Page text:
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Column: Why McLaren and Alonso should stick together after Indy adversity

  • Published on 20 May 2019 12:18
  • comments 0
  • By: Fergal Walsh

The Indianapolis 500 delivered the biggest shock of its 2019 event so far on Sunday, as the second day of qualifying saw Fernando Alonso bumped from the field and out of a starting position for next Sunday’s race.

The result is an embarrassing one for McLaren, who was attempting to make a big leap into a new series following a handful of disappointing seasons in Formula 1.

Alonso narrowly avoided the cut as he was bumped by Kyle Kaiser, who was the last of the bottom six to set a lap time after the weather cleared.

However, had Kaiser not delivered the goods for Juncos, Alonso would have started from 33rd, aka last. It’s still a deeply unsettling position for McLaren, but it reads a lot better than failing to qualify.

The extent of McLaren’s IndyCar problems was a surprise, as the company is one of the biggest in the racing industry. It had a strong team at its disposal, all working to build a competitive car for the 500-mile race.

Few expected it to produce a machine capable of challenging the Andretti’s, Penske’s and (as qualifying showed) Ed Carpenter’s cars.

But McLaren’s aim is to win and it could have done so on the off-chance if it produced a car capable of mixing it in the midfield and leaving the rest to strategy, and perhaps a stroke of luck.

Should the Woking squad have made the 33-car field on Sunday, it is doubtful that it would have been able to fight for the win.

But at the very least, it would have provided McLaren with experience. It would have offered it an insight into fighting with some of the main IndyCar contenders, as it weighs up its options for the coming years.

Instead they’re going home empty-handed, as Gil de Ferran confirmed after qualifying that McLaren wouldn’t seek to buy Alonso a seat in the 500 at the expense of another driver in the field.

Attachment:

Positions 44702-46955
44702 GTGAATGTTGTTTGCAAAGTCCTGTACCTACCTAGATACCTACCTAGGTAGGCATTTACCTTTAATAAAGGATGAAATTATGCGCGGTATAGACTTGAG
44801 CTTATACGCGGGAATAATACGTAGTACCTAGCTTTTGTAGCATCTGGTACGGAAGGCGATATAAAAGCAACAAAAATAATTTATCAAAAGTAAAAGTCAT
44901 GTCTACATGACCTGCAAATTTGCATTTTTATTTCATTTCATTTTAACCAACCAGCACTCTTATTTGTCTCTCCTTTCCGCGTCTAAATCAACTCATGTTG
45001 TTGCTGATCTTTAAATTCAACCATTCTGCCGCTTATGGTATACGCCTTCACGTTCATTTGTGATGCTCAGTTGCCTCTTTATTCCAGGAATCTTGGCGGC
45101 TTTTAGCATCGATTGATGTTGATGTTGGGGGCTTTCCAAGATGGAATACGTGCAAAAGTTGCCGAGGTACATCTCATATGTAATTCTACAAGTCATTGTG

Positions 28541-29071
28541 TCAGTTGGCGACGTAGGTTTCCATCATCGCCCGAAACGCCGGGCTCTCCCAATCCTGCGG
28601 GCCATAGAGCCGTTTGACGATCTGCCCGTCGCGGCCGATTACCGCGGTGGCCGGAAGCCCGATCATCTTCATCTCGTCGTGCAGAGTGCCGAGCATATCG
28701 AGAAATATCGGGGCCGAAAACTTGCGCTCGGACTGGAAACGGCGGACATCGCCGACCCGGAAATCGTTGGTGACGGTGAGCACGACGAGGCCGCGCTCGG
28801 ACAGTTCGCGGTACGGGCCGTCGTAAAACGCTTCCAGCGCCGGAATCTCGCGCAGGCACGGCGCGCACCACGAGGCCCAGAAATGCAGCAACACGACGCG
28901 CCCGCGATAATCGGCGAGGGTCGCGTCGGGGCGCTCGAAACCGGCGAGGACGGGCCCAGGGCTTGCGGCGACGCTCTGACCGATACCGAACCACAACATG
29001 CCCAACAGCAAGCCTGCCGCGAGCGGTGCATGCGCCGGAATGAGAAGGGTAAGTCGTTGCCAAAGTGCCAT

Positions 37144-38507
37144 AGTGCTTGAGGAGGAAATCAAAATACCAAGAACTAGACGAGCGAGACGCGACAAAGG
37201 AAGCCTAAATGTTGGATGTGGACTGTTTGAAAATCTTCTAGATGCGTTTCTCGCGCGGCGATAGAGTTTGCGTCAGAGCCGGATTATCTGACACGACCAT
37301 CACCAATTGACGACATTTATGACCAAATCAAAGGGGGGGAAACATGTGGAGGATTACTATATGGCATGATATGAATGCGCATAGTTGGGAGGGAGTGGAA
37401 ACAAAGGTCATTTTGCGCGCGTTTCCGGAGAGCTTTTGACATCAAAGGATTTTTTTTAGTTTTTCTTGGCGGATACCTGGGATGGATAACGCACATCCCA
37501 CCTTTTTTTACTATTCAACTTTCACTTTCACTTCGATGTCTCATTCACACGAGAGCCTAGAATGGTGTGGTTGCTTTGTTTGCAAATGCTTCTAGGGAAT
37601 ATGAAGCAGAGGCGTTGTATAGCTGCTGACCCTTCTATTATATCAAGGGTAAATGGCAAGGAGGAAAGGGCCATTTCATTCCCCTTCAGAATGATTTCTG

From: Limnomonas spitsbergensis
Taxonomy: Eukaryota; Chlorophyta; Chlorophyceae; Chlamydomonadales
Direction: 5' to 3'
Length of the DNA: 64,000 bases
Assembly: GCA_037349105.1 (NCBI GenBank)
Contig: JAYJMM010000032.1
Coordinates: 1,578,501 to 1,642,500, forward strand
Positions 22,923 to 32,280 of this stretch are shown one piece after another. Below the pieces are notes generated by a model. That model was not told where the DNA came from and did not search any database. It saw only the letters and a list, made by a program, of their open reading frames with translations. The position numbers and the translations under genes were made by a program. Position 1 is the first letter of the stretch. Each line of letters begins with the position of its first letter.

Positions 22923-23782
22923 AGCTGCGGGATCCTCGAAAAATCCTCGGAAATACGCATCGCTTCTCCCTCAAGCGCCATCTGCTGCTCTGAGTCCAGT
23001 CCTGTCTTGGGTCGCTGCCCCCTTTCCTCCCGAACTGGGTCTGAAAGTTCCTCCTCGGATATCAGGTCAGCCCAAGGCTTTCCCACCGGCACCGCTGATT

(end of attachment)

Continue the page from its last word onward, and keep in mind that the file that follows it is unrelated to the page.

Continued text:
Despite its embarrassment, McLaren must continue to push its resources further into IndyCar and soon commit to a full or part-time programme for the 2020 season. Doing so will allow it to accommodate itself in the field and build a foundation for success – rather than relying on a single race.

The Indianapolis 500 is without an inkling of doubt the crown jewel on the IndyCar calendar – it’s the one race each driver wants to win the most. But delivering what is needed takes more than what meets the eye, and McLaren’s recent woes go to show how much a spec series isn’t as basic as some believe them to be.

If it is to take on a more hands-on approach in the IndyCar Series going forward, it’s important that McLaren convince Alonso to stay with it and be a part of its racing programme.

Alonso has already embedded himself in the McLaren team and although his term with it has brought disappointment, it has also allowed him to explore new opportunities such as his first outing in the 500 and the team giving him the freedom to compete in the WEC.

Sadly, Alonso is no stranger to disappointment, having gone through some difficult hardships in his career. Few come as embarrassing as missing out on the 500, but if he’s serious about his ambitions to prove himself as the greatest in the world, then the rising IndyCar Series is a prestigious and useful tool in achieving that.

A success story in the American category with McLaren would release a lot of emotions from Alonso after the difficult years he has had. It would almost make it come full circle.

For McLaren, having a driver of Alonso’s calibre brings both benefits on the track and for its marketing value.

McLaren can’t afford to run away with its tail between its legs now – it needs to come out and deliver the message to the American stage: ‘We are here to stay, and we are here to win’.

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Driver profile

  • Team Alpine F1
  • Points 137
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  • Grand Prix 82
  • Country Spain
  • Date of b. Jul 29 1981 (39)
  • Place of b. Oviedo, Spain
  • Weight 68 kg
  • Length 1.71 m
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